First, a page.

The creation of e-Board
In 1998 the International Chess Federation (FIDE) decided to use electronic boards during the Chess Olympiad in Elista. DGT company, which had already been renowned for creating digital game timers for the chess, responded to the request. Around 328 smoothly working e-Boards were up for the Olympiad. That’s when the chess world realized that the times when the chess games were published in print only after being played were gone.
Thanks to the ubiquity of the Internet and the development of digital e-Boards, millions of chess lovers around the world were given the opportunity to follow the games in real-time. Today, it is hard to imagine international tournaments without streaming. Aside from tournaments, many individual players find e-boards very useful for their training. By having everything saved in their computers, they can easily backtrack to the main lines after complicated variations.
Live streaming, however, comes with a price; on average, $600 per e-Board. So, for example, if tournament organizers decide to live stream 100 games, they will spend $60,000 only on electronic boards. Surely, the boards are reusable, but they are still considerably expensive. Needless to mention that e-Boards are a luxury expense for individual players and hard to justify.
As an illustration that the issue is topical, below is an extract from the chess.com forum discussion where an average 1600 ELO-rated player describes the difficulties he/she is having during the training and why he/she may need an e-board.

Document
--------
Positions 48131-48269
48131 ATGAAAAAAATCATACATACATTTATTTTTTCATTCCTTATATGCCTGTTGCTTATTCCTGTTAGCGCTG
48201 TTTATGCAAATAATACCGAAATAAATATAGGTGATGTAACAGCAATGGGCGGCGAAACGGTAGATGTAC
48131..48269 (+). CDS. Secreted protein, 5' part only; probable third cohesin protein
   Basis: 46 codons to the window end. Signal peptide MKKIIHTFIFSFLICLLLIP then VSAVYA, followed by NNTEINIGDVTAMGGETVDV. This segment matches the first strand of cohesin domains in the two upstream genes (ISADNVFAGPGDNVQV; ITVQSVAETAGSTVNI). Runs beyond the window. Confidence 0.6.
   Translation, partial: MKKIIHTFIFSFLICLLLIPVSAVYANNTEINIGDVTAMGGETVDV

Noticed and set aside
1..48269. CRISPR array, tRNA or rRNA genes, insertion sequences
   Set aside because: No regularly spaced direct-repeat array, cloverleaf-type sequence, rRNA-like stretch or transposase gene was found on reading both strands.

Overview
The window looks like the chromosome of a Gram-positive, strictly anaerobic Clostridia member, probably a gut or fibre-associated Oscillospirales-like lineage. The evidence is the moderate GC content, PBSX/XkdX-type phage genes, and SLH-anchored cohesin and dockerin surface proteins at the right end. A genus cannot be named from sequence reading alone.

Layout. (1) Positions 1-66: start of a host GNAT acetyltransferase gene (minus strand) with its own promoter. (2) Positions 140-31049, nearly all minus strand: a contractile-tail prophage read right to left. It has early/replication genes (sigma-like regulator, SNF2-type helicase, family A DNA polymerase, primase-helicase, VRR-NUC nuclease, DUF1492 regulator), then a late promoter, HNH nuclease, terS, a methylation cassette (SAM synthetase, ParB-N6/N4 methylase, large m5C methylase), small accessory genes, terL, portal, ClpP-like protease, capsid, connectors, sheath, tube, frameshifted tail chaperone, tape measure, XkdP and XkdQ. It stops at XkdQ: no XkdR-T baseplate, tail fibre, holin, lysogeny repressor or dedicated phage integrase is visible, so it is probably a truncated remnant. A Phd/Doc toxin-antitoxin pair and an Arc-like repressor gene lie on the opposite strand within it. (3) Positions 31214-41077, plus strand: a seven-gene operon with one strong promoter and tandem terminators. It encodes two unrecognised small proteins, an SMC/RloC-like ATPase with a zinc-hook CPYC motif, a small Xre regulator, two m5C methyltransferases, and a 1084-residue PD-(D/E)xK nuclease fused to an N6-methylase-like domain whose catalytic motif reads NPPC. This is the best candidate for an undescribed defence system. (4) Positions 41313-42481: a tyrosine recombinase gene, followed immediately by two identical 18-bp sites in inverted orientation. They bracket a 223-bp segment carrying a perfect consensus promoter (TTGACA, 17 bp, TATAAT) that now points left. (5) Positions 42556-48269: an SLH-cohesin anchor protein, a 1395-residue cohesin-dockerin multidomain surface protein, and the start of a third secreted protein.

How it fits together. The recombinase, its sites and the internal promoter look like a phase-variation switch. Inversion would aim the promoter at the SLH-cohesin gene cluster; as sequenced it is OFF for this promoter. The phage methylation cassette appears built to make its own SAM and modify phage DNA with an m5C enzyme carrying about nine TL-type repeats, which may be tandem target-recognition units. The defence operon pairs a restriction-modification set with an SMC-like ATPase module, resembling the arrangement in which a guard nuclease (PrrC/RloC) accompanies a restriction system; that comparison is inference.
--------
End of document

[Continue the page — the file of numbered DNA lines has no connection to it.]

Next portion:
“Having come to the conclusion that trying to switch back and forwards from analyzing positions on a computer screen to a 'real' chess board is hindering rather than helping my chess I was thinking about getting a DGT electronic board. It’s a totally different perspective looking over a chessboard to staring at a 2D screen and I just find it difficult to adjust playing OTB (on the board).
They are crazy expensive though, I don't know if I can justify £400 ($600) as an amateur player with a 1650 rating!
Of course, I could just play the moves on the computer and copy them on an analog chessboard so I was wondering what advantage there might be to shelling out the big bucks for a DGT board if anyone here uses one?”
The response? Most people surely agree that the DGT e-boards are helpful though the price is steep.
AI-based technology challenges the status quo
New technologies are changing all the customary experiences the humanity have had so far. In chess, the biggest influencers are AI-based techniques and tools. The Optical Character Recognition (OCR) tool provides an unprecedented solution to the 3D board recognition problem. The solution has already become higher quality and a much more affordable way for chess digitalization.
Chessify, a fast-growing IT company, has applied the OCR technology to develop its 3D recognition machine. It was successfully presented to the public during the annual IT product exhibition Digitec Expo 2017. While the performance wasn’t the best, the refinement of the product is currently in progress.
If we can provide a $50 solution for the $600 problem, chess players will finally have access to the advantages of board digitalization in their training. And still, the main beneficiaries will be the tournament organizers, since they will be able to live stream all the games by spending much less than they do now.
Disrupting the chess
We, at Chessify, have developed a mobile app, which enables digitalization of chess boards from 2D platforms, such as books, journals, and from screens with our Android and iOS applications. It also allows analyzing chess positions with Stockfish, one of the strongest chess engines in the world. Over 250K chess enthusiasts already enjoy the benefits of the app and eagerly share their thoughts on the most effective ways to use the app.
See the articles here: Bridging the Gap Between Books and Videos with Chess Technology